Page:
A family loses everything in the crash of 1929 except for their yacht. In order to make money, they rent out the yacht. A couple of guys feel sorry for the young maiden, who has everything ... See full summary »
Vice lord Dominic has brought Swifty Dorgan east to do a job for him. When Swifty appears to have died falling from a train, detective Henderson impersonates him hoping to get into the mob.... See full summary »
Edward F. Cline
Edward G. Robinson,
Gambling boss Greg Morella runs a crooked ship-- all the gaming tables on his floating casino are rigged. Because the ship operates outside of the three-mile state limit, the authorities ... See full summary »
This semi-film within a film opens in the office of producer George Jessel, who never saw a camera he couldn't get in front of, who is holding a story conference to determine the screen ... See full summary »
John and Mary sims are city-dwellers hit hard by the financial fist of The Depression. Driven by bravery (and sheer desperation) they flee to the country and, with the help of other workers, set up a farming community - a socialist mini-society based upon the teachings of Edward Gallafent. The newborn community suffers many hardships - drought, vicious raccoons and the long arm of the law - but ultimately pull together to reach a bread-based Utopia.Written by
American Film Institute Catalog of Feature Films 1931-1940 credits C.E. Anderson in the role of "blacksmith"; actually he plays the butcher who trades John a scrawny chicken for his ukulele. See more »
[warning her about John]
I don't know how long you're gonna be here or why, but that guy's married, so you lay off!
My gosh, ain't you anticipatory!
See more »
King Vidor's "The Crowd" (1928) ended hopefully: James Murray and Eleanor Boardman (then playing John and Mary Sims) conquered the industrialized, impersonal City, with a new job and child replacing previous losses. But, the Sims' luck is, according to this film, cut short by the Great Depression. Tom Keene and Karen Morley (now playing John and Mary Sims) are sans job and money. With nothing to lose, the couple moves out to farm some country land owned by Ms. Morley's uncle. Mr. Keene organizes the locals into a communal society; but, nature and a woman threaten the Sims' success.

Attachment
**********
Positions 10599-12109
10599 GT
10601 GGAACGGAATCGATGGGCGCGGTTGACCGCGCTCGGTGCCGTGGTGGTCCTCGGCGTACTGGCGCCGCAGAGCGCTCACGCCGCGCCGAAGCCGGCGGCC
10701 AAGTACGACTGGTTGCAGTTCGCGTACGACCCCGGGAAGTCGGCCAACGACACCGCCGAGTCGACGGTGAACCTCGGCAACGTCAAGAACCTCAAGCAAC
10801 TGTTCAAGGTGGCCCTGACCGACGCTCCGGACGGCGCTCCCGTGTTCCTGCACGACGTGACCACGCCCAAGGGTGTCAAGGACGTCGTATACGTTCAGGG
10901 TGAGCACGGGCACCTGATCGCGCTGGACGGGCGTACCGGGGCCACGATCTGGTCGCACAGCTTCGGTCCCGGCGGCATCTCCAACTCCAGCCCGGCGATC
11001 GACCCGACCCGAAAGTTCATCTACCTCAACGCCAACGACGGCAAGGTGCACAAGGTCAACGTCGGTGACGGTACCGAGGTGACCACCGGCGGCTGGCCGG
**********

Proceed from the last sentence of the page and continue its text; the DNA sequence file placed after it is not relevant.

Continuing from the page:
Although the lead characters resemble their namesakes from director Vidor's "The Crowd"; their tale, proclaimed as "Inspired by Headlines of Today", is derived from a "Reader's Digest" story. The characters do not share factual similarities with the original John and Mary Sims; for example, no reference is made to their children.
Vidor directed, and Keene acted, the "John" role inappropriately. Several of the supporting players are also unsuitable. Morley's Garbo-like "Mary" is a bright spot among the performances, though. Barbara Pepper answers "Garbo" with a Harlow-like "Sally". It's the closest you'll get to having Greta Garbo and Jean Harlow in the same film. However, the attempted "city girl" temptation of Keene, by Ms. Pepper, is not convincing. Interestingly, Pepper returned to country life in the 1960s, as the wife of "Fred Ziffel", on TV's "Green Acres".
The irrigating ending is unexpectedly exhilarating.
******* Our Daily Bread (1934) King Vidor ~ Karen Morley, Tom Keene, Barbara Pepper
3 of 4 people found this review helpful.
Was this review helpful to you?
| Report this